Has the pandemic life got you bored? Are you seeing a wealth of new challenges to your writing practice or are you exploring new opportunities and remaining curious about what the future (post-pandemic) research and academic environment will look like? Dorothy Parker once said, “The cure for boredom is curiosity. There is no cure for curiosity.”
During our last #AcWriChat Tweetchat event on June 12th, we discussed the difference between revision and editing in addition to strategies for completing both of these essential elements of the academic writing process. Chat participants Marc Ouellette and Sonal Mehta added their perspectives to the discussion.
Below is a summary of the ideas and resources presented during the event.
The creation of great content (whether a book, journal article, dissertation, or something else) involves many stages. These stages include: concept creation and formulation, initial research or investigation, the actual research, gathering information and data, outlining the communications, writing the first draft, revising your writing, feedback from others, additional revisions, final checks, submissions, and release or publication. Revising your work might be the most crucial (and overlooked) step in the process.
Some may view it as drudgery. “I did all that research and writing and now I have to check the grammar!”
Last week during TAA’s bi-weekly #AcWriChat TweetChat event on Twitter, we discussed how to edit your academic writing for proper format and quality presentation. Included in the discussion were the three common style guides (APA, MLA, and Chicago), common practices and mistakes, and the effect of poor formatting and presentation on credibility of the work. We also discussed how to evaluate flow and what elements of consistency should be evaluated during the editing process.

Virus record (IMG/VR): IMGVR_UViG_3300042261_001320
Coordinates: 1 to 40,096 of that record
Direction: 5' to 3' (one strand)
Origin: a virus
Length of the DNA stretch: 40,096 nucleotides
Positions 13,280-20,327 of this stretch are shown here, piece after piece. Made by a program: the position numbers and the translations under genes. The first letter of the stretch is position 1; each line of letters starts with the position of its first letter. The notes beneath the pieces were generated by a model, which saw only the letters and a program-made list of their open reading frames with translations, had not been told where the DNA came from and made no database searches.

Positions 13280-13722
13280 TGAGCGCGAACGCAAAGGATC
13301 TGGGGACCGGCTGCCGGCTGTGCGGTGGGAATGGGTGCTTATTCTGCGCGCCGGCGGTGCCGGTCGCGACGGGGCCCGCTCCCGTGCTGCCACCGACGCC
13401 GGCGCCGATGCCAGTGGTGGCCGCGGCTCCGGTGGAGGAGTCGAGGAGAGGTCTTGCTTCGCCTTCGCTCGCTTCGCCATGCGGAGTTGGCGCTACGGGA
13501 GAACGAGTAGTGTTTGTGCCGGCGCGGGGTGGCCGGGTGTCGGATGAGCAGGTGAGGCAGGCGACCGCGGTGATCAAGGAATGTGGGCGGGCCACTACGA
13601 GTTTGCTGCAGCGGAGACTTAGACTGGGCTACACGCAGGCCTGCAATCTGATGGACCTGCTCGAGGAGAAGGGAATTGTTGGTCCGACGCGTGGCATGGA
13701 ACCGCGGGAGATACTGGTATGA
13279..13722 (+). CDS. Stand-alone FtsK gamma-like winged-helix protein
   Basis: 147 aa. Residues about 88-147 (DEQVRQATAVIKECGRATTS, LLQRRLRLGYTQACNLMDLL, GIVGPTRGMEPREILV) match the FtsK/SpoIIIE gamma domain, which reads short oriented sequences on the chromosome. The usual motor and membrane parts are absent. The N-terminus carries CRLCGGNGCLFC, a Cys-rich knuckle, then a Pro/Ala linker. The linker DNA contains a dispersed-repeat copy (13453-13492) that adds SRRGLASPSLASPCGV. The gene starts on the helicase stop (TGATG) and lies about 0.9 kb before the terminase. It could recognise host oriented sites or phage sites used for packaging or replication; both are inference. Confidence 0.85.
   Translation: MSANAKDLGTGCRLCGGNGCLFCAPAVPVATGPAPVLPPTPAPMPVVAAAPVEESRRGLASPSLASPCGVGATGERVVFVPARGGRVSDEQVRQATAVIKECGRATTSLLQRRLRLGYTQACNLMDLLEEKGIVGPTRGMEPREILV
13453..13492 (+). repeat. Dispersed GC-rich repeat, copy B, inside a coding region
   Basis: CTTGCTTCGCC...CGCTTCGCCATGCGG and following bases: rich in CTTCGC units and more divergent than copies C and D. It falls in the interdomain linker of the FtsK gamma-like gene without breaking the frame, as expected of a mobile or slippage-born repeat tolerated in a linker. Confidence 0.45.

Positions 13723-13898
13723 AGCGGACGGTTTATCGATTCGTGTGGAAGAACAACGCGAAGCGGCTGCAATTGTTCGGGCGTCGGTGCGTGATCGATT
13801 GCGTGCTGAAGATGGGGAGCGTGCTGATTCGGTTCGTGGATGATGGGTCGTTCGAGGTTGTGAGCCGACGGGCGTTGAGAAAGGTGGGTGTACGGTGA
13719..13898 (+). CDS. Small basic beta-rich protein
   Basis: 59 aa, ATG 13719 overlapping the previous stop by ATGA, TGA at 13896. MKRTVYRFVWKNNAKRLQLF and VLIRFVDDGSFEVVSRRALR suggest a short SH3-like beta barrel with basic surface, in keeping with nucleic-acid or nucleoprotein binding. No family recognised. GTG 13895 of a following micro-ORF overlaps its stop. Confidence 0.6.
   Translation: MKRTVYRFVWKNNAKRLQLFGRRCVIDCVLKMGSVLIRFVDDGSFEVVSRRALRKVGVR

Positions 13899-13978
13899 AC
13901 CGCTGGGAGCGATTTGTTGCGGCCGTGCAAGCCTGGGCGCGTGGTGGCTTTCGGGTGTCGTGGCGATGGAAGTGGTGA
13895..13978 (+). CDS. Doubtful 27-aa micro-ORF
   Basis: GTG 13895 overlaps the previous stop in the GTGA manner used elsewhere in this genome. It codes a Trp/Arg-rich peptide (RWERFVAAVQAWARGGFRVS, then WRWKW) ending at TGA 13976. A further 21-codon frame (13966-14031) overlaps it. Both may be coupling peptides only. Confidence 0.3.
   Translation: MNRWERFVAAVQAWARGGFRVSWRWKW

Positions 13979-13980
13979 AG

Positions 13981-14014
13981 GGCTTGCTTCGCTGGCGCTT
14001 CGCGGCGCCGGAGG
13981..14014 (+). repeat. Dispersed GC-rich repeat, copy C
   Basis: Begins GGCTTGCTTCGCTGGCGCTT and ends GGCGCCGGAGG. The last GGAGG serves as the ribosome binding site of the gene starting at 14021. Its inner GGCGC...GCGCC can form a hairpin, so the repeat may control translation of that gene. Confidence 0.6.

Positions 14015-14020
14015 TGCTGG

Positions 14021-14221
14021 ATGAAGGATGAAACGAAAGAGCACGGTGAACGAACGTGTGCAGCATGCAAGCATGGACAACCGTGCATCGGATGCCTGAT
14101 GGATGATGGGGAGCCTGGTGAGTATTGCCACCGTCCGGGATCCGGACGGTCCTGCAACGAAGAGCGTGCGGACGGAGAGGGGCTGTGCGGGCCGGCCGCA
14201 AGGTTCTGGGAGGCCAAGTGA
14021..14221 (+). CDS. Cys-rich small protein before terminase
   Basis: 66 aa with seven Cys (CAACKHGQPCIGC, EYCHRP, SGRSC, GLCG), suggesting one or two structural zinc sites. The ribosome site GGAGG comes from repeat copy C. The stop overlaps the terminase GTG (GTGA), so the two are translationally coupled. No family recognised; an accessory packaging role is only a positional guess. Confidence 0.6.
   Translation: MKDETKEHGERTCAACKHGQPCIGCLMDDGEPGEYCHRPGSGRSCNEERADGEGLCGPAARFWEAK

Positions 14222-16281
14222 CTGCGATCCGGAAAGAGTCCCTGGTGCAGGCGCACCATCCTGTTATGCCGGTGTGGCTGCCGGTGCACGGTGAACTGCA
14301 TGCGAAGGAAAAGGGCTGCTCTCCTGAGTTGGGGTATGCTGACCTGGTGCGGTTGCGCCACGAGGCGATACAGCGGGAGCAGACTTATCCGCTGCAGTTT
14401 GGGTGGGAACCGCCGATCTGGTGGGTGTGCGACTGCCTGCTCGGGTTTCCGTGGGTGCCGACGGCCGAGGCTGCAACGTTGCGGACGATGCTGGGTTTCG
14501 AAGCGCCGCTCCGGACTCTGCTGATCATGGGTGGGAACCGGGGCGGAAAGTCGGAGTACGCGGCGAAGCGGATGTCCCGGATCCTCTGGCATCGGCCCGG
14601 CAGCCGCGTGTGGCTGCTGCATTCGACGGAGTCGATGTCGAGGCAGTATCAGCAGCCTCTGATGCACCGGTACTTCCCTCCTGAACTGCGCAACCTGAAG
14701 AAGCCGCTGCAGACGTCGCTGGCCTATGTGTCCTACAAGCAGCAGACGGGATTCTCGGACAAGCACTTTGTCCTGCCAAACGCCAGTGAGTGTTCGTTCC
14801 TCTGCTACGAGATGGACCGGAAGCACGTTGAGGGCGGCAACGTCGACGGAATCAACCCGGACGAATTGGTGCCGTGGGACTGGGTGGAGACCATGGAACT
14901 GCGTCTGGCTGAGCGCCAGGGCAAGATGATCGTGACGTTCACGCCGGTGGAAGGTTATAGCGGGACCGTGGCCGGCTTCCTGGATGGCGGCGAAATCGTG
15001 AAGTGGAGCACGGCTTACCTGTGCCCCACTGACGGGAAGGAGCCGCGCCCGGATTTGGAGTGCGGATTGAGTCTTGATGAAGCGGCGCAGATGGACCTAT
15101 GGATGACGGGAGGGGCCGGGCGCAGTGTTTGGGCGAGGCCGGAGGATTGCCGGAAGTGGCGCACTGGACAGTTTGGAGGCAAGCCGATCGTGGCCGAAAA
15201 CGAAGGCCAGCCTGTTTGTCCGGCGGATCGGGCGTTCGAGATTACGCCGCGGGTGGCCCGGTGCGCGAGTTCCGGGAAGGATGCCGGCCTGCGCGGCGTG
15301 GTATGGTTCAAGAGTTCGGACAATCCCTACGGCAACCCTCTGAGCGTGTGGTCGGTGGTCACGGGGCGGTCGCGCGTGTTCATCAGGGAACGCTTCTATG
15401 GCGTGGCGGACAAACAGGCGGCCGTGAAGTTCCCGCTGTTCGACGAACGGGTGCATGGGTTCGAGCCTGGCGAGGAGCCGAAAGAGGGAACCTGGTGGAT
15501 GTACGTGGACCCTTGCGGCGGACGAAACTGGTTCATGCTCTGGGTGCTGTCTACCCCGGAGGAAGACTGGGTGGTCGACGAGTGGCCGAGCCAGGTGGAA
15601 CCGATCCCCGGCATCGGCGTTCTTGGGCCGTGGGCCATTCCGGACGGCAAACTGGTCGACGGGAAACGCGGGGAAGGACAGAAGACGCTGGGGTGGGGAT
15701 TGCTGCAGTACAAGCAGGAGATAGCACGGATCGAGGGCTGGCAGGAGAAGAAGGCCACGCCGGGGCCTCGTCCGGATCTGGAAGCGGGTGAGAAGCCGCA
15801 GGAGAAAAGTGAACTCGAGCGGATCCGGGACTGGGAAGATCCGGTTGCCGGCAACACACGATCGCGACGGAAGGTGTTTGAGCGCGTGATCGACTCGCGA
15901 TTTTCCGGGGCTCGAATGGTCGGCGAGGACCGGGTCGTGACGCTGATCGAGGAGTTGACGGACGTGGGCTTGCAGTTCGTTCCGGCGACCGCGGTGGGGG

In our final discussion of this series on distinguishing features of academic writing, we focused on accuracy. Specifically, we considered…
A good researcher is objectively seeking answers to their research questions and reporting those findings objectively to the community at large. But what does it mean to write objectively? How do we maintain objectivity where possible? Finally, how do we make efforts to identify and avoid bias in our academic writing?
In our fourth discussion of the distinguishing features of academic writing, we discussed all of these questions. A summary of the discussion and related resources is below.